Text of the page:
This is a retrospective investigation of prospectively collected data, including patients from two large observational cohorts: 3,263 patients admitted to Stamford Hospital (ST) and 2,063 patients admitted to three institutions in The Netherlands (NL) as well as 914 patients from the GLUCONTROL trial (GL), a multicenter prospective randomized controlled trial of intensive insulin therapy.
Patients with hypoglycemia were more likely to be diabetic, had higher APACHE II scores, and higher mortality than did patients without hypoglycemia. Patients with hypoglycemia had longer ICU LOS (median [interquartile range]) in ST (3.0 [1.4-7.1] vs. 1.2 [0.8-2.3] days, P < 0.0001), NL (5.2 [2.6-10.3] vs. 2.0 [1.3-3.2] days, P < 0.0001), and GL (9 [5-17] vs. 5 [3-9] days, P < 0.0001). For the entire cohort of 6,240 patients ICU LOS was 1.8 (1.0-3.3) days for those without hypoglycemia and 3.0 (1.5-6.7) days for those with a single episode of hypoglycemia (P < 0.0001). This was a consistent finding even when patients were stratified by severity of illness or survivor status. There was a strong positive correlation between the number of episodes of hypoglycemia and ICU LOS among all three cohorts.
This multicenter international investigation demonstrated that hypoglycemia was consistently associated with significantly higher ICU LOS in heterogeneous cohorts of critically ill patients, independently of severity of illness and survivor status. More effective methods to prevent hypoglycemia in these patients may positively impact their cost of care.
PMCID: PMC3273438  PMID: 22115519
hypoglycemia; intensive care unit; length of stay; resource utilization; APACHE II; mortality; intensive insulin therapy
9.  Mild hypoglycemia is independently associated with increased mortality in the critically ill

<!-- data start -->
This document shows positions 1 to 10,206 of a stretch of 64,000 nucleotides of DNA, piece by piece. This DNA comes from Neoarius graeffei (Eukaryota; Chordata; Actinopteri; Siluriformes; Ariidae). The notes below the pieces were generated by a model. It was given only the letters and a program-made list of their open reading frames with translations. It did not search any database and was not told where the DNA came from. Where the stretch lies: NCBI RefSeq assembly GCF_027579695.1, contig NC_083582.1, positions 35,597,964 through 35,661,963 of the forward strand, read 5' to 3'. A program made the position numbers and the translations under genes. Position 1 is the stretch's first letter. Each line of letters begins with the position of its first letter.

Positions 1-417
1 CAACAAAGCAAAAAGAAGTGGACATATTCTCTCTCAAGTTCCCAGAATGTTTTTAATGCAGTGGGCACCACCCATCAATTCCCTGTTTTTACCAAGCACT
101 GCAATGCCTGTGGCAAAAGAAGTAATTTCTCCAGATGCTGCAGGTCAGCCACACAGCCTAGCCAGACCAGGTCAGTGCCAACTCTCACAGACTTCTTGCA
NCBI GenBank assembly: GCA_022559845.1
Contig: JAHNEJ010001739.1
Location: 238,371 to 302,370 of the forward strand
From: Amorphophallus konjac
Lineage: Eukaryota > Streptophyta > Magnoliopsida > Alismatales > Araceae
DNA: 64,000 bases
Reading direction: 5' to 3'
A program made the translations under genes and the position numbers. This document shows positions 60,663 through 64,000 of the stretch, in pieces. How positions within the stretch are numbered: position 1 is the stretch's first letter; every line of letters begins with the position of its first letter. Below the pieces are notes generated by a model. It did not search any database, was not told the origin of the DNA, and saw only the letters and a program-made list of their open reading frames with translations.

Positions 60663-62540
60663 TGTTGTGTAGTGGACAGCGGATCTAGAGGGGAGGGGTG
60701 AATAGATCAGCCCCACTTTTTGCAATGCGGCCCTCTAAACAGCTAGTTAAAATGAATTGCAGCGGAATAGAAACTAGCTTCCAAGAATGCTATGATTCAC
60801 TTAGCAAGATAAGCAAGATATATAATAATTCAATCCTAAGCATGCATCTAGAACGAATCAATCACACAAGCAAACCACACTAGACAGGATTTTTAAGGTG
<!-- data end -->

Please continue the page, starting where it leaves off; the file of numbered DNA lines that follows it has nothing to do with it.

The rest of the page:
Critical Care  2011;15(4):R173.
Severe hypoglycemia (blood glucose concentration (BG) < 40 mg/dL) is independently associated with an increased risk of mortality in critically ill patients. The association of milder hypoglycemia (BG < 70 mg/dL) with mortality is less clear.
Prospectively collected data from two observational cohorts in the USA and in The Netherlands, and from the prospective GLUCONTROL trial were analyzed. Hospital mortality was the primary endpoint.
We analyzed data from 6,240 patients: 3,263 admitted to Stamford Hospital (ST), 2,063 admitted to three institutions in The Netherlands (NL) and 914 who participated in the GLUCONTROL trial (GL). The percentage of patients with hypoglycemia varied from 18% to 65% among the different cohorts. Patients with hypoglycemia experienced higher mortality than did those without hypoglycemia even after stratification by severity of illness, diagnostic category, diabetic status, mean BG during intensive care unit (ICU) admission and coefficient of variation (CV) as a reflection of glycemic variability. The relative risk (RR, 95% confidence interval) of mortality associated with minimum BG < 40, 40 to 54 and 55 to 69 mg/dL compared to patients with minimum BG 80 to 109 mg/dL was 3.55 (3.02 to 4.17), 2.70 (2.31 to 3.14) and 2.18 (1.87 to 2.53), respectively (all P < 0.0001). The RR of mortality associated with any hypoglycemia < 70 mg/dL was 3.28 (2.78 to 3.87) (P < 0.0001), 1.30 (1.12 to 1.50) (P = 0.0005) and 2.11 (1.62 to 2.74) (P < 0.0001) for the ST, NL and GL cohorts, respectively. Multivariate regression analysis demonstrated that minimum BG < 70 mg/dL, 40 to 69 mg/dL and < 40 mg/dL were independently associated with increased risk of mortality for the entire cohort of 6,240 patients (odds ratio (OR) (95% confidence interval (CI)) 1.78 (1.39 to 2.27) P < 0.0001), 1.29 (1.11 to 1.51) P = 0.0011 and 1.87 (1.46 to 2.40) P < 0.0001) respectively.
Mild hypoglycemia was associated with a significantly increased risk of mortality in an international cohort of critically ill patients. Efforts to reduce the occurrence of hypoglycemia in critically ill patients may reduce mortality
PMCID: PMC3387616  PMID: 21787410